Appeal from the Circuit Court of Cook County; the Hon. Henry
A. Budzinski, Judge, presiding.
PRESIDING JUSTICE BILANDIC DELIVERED THE OPINION OF THE COURT:
Rehearing denied September 2, 1986.
Appellant, M. Marie Comiskey, and decedent, Vernon O. Comiskey, were divorced in 1970. The decree provided for alimony for Marie and child support for their minor daughter, Deborah. Various post-decree actions for alleged arrearage in alimony and child support were litigated in the trial and appellate courts. Although the mandate from the appellate court issued on April 17, 1977, Marie did not continue to prosecute her claim against Vernon for approximately five years, when she filed a claim against his estate. It is that claim which is at issue in this appeal.
In the underlying litigation, Comiskey v. Comiskey (1977), 48 Ill. App.3d 17, 366 N.E.2d 87, appeal denied (1977), 66 Ill.2d 629, the trial court held a hearing on Marie's petition for the entry of a rule to show cause why Vernon should not be held in contempt of court for nonpayment of child support and alimony. On July 31, 1975, as a result of those proceedings, the trial court entered a modification of the decree for divorce which found that Vernon was in arrears in the sum of $10,179.86 and ordered payments of $500 per month on this arrearage in addition to his regular $300-per-month alimony payments. The court did not find Vernon guilty of contempt. Custody of Deborah was awarded to Vernon. Marie appealed. The appellate court reversed by returning Deborah to the custody of Marie and holding that Vernon's "failure to comply with the judgment order constituted a contempt of court." (48 Ill. App.3d 17, 25, 366 N.E.2d 87.) The court did not disturb the amount of the arrearage but remanded the cause to the trial court to determine what portion constituted child support and what portion constituted alimony. The court also held that it does not follow that punishment must be imposed upon Vernon for this contempt because the best interests of all would be served by determining the exact arrearage of alimony and child support and working out a reasonable program for liquidation of the amounts due. "If this payment is thus accomplished, it would follow that defendant has purged himself from guilt of contemptuous conduct." 48 Ill. App.3d 17, 25, 366 N.E.2d 87.
Vernon O. Comiskey died on December 22, 1981. On January 25, 1982, decedent's will was admitted to probate and letters testamentary issued to Joan C. Comiskey, decedent's present wife. A guardian ad litem was appointed for Deborah, the minor daughter of the decedent from his marriage with Marie.
On July 22, 1982, Marie filed a claim against the estate, which sought to recover $18,609.18, based upon the unpaid arrearage of alimony and child support, plus interest at the rate of 9% per annum. Defendant filed an answer and affirmative defense, essentially denying the claims and asserting the defense of laches.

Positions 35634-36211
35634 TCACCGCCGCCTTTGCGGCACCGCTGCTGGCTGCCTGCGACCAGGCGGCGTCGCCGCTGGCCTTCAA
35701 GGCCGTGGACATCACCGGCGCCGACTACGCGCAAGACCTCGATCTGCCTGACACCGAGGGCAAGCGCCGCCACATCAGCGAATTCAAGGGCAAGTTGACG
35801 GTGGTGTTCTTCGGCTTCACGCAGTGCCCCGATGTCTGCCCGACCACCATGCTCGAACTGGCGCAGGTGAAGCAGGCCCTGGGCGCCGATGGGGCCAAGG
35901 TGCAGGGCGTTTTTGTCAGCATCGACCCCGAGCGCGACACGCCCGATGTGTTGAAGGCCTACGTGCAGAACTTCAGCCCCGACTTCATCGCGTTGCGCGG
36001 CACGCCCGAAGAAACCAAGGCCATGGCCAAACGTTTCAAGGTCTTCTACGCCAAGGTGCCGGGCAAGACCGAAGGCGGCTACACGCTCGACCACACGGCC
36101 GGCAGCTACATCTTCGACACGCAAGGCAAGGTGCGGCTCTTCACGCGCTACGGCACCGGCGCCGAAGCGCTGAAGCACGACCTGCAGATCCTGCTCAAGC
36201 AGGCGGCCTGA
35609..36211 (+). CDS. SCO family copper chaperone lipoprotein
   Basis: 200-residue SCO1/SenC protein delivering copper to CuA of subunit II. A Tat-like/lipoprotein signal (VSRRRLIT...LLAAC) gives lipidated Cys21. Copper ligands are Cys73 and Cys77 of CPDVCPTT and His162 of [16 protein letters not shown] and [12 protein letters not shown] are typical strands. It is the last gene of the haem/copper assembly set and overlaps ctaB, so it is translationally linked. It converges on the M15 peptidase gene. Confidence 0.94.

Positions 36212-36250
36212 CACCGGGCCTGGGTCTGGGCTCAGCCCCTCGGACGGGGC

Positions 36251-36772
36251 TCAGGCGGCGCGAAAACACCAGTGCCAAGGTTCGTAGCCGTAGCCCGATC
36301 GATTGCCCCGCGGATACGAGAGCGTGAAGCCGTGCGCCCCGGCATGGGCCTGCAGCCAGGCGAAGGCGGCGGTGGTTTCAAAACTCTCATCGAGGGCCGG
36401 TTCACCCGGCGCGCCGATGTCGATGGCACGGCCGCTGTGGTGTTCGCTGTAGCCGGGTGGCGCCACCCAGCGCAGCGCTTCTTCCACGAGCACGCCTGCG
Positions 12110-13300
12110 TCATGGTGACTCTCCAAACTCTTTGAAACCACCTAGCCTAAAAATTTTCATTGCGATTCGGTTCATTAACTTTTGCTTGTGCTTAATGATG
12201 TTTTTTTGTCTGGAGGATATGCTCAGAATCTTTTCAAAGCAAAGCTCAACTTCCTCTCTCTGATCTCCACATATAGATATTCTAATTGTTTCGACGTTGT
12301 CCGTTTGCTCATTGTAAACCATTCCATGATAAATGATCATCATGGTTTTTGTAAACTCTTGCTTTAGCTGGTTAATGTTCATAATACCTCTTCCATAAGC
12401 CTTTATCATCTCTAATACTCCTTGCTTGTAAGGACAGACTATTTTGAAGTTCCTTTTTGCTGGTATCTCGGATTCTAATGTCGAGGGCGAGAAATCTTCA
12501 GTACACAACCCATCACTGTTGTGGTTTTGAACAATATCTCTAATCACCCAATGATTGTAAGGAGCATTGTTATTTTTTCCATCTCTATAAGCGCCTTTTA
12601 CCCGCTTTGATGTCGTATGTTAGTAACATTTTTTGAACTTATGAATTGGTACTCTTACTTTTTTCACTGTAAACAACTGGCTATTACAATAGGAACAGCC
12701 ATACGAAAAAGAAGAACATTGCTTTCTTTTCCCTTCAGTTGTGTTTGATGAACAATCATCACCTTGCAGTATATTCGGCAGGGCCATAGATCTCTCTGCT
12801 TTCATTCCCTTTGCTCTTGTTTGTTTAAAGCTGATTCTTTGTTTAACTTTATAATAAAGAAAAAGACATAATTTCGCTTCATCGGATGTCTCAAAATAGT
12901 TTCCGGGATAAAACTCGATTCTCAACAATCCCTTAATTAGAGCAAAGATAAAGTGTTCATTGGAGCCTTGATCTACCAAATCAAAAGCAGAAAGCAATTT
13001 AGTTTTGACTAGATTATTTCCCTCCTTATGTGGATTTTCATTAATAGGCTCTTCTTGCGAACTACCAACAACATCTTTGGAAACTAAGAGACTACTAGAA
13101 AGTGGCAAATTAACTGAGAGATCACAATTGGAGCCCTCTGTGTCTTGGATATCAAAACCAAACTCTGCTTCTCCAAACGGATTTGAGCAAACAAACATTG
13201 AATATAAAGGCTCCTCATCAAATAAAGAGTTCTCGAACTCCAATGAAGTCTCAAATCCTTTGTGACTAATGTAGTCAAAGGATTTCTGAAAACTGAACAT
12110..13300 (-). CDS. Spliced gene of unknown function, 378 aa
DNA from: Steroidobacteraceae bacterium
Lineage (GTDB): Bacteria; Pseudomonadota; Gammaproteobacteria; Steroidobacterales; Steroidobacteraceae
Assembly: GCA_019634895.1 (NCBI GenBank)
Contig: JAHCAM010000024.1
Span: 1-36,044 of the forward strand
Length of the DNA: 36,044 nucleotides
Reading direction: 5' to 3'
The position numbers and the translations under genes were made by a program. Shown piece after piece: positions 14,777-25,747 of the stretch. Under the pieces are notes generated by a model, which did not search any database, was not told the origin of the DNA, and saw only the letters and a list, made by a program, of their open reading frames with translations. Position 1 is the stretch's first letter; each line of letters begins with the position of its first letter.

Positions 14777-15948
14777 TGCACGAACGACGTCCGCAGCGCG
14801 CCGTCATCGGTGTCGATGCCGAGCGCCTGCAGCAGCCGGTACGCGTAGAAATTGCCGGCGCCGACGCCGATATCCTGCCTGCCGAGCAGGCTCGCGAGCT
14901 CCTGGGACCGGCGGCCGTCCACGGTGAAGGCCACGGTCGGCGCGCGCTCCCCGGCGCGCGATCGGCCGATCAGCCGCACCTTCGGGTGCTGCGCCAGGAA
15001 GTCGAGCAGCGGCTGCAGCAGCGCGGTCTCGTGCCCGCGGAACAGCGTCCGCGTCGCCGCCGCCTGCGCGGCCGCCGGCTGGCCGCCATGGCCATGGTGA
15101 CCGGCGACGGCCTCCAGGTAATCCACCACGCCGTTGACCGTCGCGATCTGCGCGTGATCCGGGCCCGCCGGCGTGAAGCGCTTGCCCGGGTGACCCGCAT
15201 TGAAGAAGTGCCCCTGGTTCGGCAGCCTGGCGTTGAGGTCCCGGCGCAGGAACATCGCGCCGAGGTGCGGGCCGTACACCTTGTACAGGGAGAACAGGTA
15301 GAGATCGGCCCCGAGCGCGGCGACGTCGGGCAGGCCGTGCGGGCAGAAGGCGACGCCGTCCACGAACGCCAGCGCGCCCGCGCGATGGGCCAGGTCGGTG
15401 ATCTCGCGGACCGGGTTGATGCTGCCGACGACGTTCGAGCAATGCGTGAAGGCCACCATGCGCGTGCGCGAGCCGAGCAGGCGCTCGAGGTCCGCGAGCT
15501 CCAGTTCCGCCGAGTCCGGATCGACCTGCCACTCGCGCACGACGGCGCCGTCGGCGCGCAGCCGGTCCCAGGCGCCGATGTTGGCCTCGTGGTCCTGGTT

Neither party pursued this claim in the probate division until April 17, 1985, when defendant moved to dismiss the claim for want of prosecution. Plaintiff moved to transfer the claim to the domestic relations division for hearing. The motion was denied and the claim proceeded to hearing before the probate division. After hearing, the claim was dismissed with prejudice on the basis of laches. Reconsideration was denied on June 5, 1985, and this timely appeal followed.
The issue to be determined on this appeal is whether the claim of M. Marie Comiskey was properly dismissed on the theory of laches, in spite of the fact that the claim was timely filed in the probate division and well within the applicable 20-year statute of limitations.
• 1 The claim filed by Marie against the estate asserts rights on her own and on behalf of Deborah, the minor child of the decedent and Marie. To the extent that the defense of laches is asserted against the minor, it must fail. It was the duty of the trial court to protect the interests of the minor against the defense of laches. "We should be loth to admit that the power of the court is inadequate to protect the rights of the infant * * *. The court must do for the infant, all that an adult can do for himself, without imputing to him neglect for not having acted when he was incapable of acting." (Smith v. Sackett (1849), 10 Ill. 534, 548.) Wilson v. Augur (1898), 176 Ill. 561, 571, held: "Laches could not be imputed to complainant during his minority." Therefore, the defense of laches was erroneously applied to the portion of Marie's claim asserted on behalf of the minor.
Defendant does not dispute the fact that Marie's claim was filed within the applicable 20-year statute of limitations. (Carpenter v. Metropolitan Trust Co. (1945), 327 Ill. App. 220, 63 N.E.2d 658), and within six months after letters testamentary issued (Ill. Rev. Stat. 1983, ch. 110, par. 13-209). The relevant period for determining the application of laches is from April 17, 1977, when the mandate issued from the appellate court in Comiskey v. Comiskey (1977), 48 Ill. App.3d 17, 366 N.E.2d 87, appeal denied (1977), 66 Ill.2d 629, until July 22, 1982, when the claim was filed in the decedent's estate.
• 2 The defendant contends that a second period be considered for the application of laches. That period would commence on July 22, 1982, when the claim was filed, until April 17, 1985, when the defendant moved to dismiss the claim in the probate division. We disagree. Having filed an answer and affirmative defense to the claim, the estate had an equal responsibility to set the claim for hearing. (See, e.g., Martin Brothers Implement Co. v. Diepholz (1982), 109 Ill. App.3d 283, 288, 440 N.E.2d 320, appeal denied (1982), 92 Ill.2d 568.) Moreover, laches is not applicable to this period because the estate did not show any ...